The Indiana Hoosiers' fanbase resumed a perch on the ledge following a disheartening last-second loss to Illinois on Thursday. The team, however, traveled to Columbus and did some work, defeating the Ohio State Buckeyes.
Several concerns were raised during the Illinois game, but winning cures most ills. Here are some observations from IU's first impressive road win of the season.
There aren't a lot of teams in America with a more talented trio than IU's triumvirate of Cody Zeller, Victor Oladipo and Christian Watford. It's been rare, though, that all three have been in the same game this season.
Against Ohio State, the three combined for 70 of Indiana's 81 points, shooting 22-of-32 from the floor and tearing 22 rebounds.
One game after Zeller was part of the furniture—he took only six shots against Illinois—the Big Handsome got 11 attempts from both the floor and the line. The Indiana offense frequently looked to establish him against OSU's overmatched post trio.
Oladipo was his usual self, frequently spectacular and always in the thick of the action. His 26 points and eight rebounds both tied for game-high honors.
Watford, for his part, was a frequent antagonist for OSU star Deshaun Thomas, making him work hard for many of his 26 points. Watford contributed 20 points and six boards, draining four of IU's seven three-point shots.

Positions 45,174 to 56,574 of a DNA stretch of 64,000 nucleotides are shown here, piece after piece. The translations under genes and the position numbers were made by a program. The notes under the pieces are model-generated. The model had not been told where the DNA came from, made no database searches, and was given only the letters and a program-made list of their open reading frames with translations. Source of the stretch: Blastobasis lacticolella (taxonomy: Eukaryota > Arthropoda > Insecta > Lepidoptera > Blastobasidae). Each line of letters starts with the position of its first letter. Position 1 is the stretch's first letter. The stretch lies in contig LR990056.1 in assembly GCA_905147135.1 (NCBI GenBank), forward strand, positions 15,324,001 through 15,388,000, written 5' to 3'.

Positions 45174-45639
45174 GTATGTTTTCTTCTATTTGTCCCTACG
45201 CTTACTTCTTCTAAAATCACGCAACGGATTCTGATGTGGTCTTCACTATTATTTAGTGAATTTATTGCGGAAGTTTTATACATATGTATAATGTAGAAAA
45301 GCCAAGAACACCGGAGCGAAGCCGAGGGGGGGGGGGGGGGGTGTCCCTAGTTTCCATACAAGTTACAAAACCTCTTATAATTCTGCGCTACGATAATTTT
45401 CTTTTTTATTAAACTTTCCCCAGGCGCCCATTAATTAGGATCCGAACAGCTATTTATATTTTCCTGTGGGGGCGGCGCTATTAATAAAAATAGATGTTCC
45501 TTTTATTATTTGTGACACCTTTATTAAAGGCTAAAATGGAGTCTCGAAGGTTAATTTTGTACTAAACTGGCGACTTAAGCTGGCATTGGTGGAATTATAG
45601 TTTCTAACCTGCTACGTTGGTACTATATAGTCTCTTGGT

Yogi Ferrell wasn't happy about this particular whistle because it went against him. For most of the day, though, Indiana followed the advice I had outlined in a previous post.
IU occasionally got hung up on the three-pointer (more on that later), but for the most part, the Buckeyes found their rim under attack.
Ohio State was whistled for a whopping 27 personal fouls, with both center Evan Ravenel and point guard Aaron Craft fouling out. That latter development caused a tiny bit of surprise around the Twitterverse, especially among Indiana-centric writers:
That said, Craft will need to knife someone to get his 4th anytime soon.— Andy Bottoms (@AndyBottoms) February 10, 2013
Nothing so drastic was needed to put the Hoosiers on the line 28 times against 49 field-goal attempts, a .571 free-throw rate that looks impressive, but is only the Hoosiers' fifth-best FTR in conference play this season.
After allowing Illinois to stage a frantic rally for the win on Thursday, much was made of Indiana's awareness of the clock during late-game situations.
Late in the Ohio State game, the Hoosiers were much more comfortable slowing the game down and working the clock late, but at times, they were too comfortable.
IU committed three shot-clock violations, a couple coming in the second half and undoubtedly making fans nervous about OSU staging a repeat of the Illini rally.
Ball security has always been an issue for this Indiana team, especially since the start of Big Ten play. Illinois exploited 14 turnovers for 28 points—a highly effective conversion rate.